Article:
The Obit For Charlie Ganzel

Transcript: Quincy, MA, Wednesday Evening, April 8th, 1914

Chas Ganzel
       Passes Away

Was Baseball Player Of National Prominence

   Charlie Ganzel, after one of the most stubborn fights any man had ever made against that most dreaded disease, cancer, died about midnight at the home of his daughter, at 832 Billings Road, Norfolk Downs. His illness has been a long one, and although he underwent several surgical operations to seeking relief, it never came. He was a great sufferer but was cheerfull until the last. Last winter, when his circumstances became known, his old time base ball friends stated a fund for him, and over a thousnd dollars was raised.
    Charlie Ganzel, who gained a reputation as a catcher in the Boston National club, was born in Waterford, Wis, June 18th, 1862, and has been a resident of Quincey for many years, and interested in local baseball.
    His first professional engagement was with the Minneapolis club in 1884 as first bseman and change catcher. While there, he caught Carruthers, formerly of Brooklyn.
    In 1885, Ganzel signed with the Philadelphia club and made his debut in the National League.  Manager Harry Wright engaged him as a catcher and he remained with Philapelphia that season and part of 1886.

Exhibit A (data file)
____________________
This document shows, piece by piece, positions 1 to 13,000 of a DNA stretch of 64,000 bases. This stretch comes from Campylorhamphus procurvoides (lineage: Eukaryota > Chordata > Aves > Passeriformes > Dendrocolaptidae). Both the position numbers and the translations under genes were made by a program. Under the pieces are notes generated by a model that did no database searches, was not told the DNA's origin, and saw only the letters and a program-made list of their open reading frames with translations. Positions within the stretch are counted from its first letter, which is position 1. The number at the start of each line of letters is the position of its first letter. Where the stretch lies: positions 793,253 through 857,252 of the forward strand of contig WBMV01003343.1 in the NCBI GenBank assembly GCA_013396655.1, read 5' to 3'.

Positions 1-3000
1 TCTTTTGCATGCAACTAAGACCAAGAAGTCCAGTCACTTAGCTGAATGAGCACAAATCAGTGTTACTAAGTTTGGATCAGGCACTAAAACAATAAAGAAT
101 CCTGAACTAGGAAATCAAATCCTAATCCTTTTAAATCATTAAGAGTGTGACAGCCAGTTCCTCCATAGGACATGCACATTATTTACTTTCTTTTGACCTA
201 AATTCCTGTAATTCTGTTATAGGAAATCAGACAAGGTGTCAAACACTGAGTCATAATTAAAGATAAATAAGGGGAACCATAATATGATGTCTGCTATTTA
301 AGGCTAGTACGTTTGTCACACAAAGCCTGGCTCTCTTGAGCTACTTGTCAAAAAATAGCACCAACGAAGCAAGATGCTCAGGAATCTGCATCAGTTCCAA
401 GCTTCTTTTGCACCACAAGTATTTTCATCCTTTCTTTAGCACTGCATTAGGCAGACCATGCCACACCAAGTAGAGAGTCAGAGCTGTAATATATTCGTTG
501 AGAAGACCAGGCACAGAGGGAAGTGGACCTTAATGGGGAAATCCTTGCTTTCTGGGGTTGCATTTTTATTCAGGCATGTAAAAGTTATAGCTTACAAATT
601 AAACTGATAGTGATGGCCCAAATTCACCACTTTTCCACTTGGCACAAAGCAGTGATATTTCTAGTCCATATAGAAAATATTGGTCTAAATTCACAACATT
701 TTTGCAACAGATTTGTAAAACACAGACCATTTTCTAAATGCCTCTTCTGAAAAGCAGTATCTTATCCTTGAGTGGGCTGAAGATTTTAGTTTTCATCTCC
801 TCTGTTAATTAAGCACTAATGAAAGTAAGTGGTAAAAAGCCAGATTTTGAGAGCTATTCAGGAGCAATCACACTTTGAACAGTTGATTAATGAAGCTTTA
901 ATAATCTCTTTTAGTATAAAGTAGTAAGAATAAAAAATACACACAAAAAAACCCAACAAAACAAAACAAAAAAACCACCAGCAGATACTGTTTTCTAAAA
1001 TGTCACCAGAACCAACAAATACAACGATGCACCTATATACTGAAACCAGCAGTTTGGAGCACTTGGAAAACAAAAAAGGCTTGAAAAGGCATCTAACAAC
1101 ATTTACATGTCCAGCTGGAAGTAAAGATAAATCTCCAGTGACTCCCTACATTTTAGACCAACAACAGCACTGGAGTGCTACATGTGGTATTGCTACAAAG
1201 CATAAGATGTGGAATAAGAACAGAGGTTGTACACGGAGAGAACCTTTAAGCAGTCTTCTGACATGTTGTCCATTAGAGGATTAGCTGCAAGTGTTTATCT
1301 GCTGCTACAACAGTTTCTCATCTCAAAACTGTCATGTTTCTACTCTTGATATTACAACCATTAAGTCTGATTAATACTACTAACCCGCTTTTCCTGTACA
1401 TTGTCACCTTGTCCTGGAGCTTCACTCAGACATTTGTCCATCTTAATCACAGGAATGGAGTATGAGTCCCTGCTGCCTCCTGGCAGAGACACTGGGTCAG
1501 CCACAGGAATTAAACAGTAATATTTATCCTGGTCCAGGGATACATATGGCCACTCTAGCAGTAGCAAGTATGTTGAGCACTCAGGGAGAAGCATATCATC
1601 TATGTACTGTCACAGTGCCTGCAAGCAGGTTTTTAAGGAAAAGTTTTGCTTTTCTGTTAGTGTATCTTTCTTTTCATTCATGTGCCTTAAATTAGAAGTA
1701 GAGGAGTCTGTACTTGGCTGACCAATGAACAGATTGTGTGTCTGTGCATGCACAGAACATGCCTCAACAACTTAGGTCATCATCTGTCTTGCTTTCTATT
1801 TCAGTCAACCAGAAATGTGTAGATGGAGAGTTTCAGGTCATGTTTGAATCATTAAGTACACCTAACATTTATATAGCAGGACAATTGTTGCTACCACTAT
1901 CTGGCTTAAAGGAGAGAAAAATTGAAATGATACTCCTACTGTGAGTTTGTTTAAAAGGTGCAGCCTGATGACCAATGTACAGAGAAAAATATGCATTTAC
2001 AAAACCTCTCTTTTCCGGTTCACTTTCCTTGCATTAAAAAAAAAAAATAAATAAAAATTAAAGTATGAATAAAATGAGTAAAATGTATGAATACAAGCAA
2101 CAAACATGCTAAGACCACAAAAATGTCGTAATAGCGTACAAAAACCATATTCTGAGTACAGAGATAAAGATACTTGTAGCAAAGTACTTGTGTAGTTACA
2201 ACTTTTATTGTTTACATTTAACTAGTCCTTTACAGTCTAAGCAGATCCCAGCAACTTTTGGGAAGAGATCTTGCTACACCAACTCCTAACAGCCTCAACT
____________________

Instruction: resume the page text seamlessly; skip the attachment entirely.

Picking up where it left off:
In 1886 he was purchased by the Detroit club. He was not long with Detroit before he showed a marked improvment in his work. He was a fine thrower with a wonderful reach.
    Owing to an injury to Bennett during 1886,  which necessitated his retirement, Ganzel caught to the entire satisfaction of the management. 
    He played with Detroit in 1888. In November of that year, he Richardson, and Dan Brouthers and Bennett were sold to the Boston National club for $25,000 dollars.
    That was the largest sum paid up to that time for four ball players and Boston obtained  plenty of good advertising as well as four ball players who became head-liners in the National game.
    In was in the Fall of 1888, that they came to Boston.  Ganzel remained with Boston for nine years. He then went into buisness for himself.  He continued playing ball with strong teams around New England, now and then coaching teams.
    When the players League took nearly all the star players from the old National League, Ganzel remained with the Nationals. He, like Tom Daly and a few others acted honorably, however, as he refused to sign an agreement to go with the Brotherhood. 
    Ganzel did his full share of his catching on the Boston team, often filling in at first base. He was also a shore man in the outfield. He was a deliberate and accurate thrower to bases, a rangy backstop with a sure pair of hands.   
    He was always a great lover of the National game, and after making his home in Quincy he became interested in the local ball teams. particularly the Markaria and he did much to make the sport clean. To his advice and assistance the team owes much of its success on the diamond.
    He also, several years ago, with several others helped form a baseball league in which Quincy teams were represented, but the venture was never a financial success.
    He married Miss Alice M. Carter of Dubuque, Iowa, February 8th, 1885, in Minneapolis, and a daughter and five sons survive him, four of his sons have made enviable records as ball players.
    He was a member of the Masonic fraternity and of the Makaria class of the Bethany Congregational church.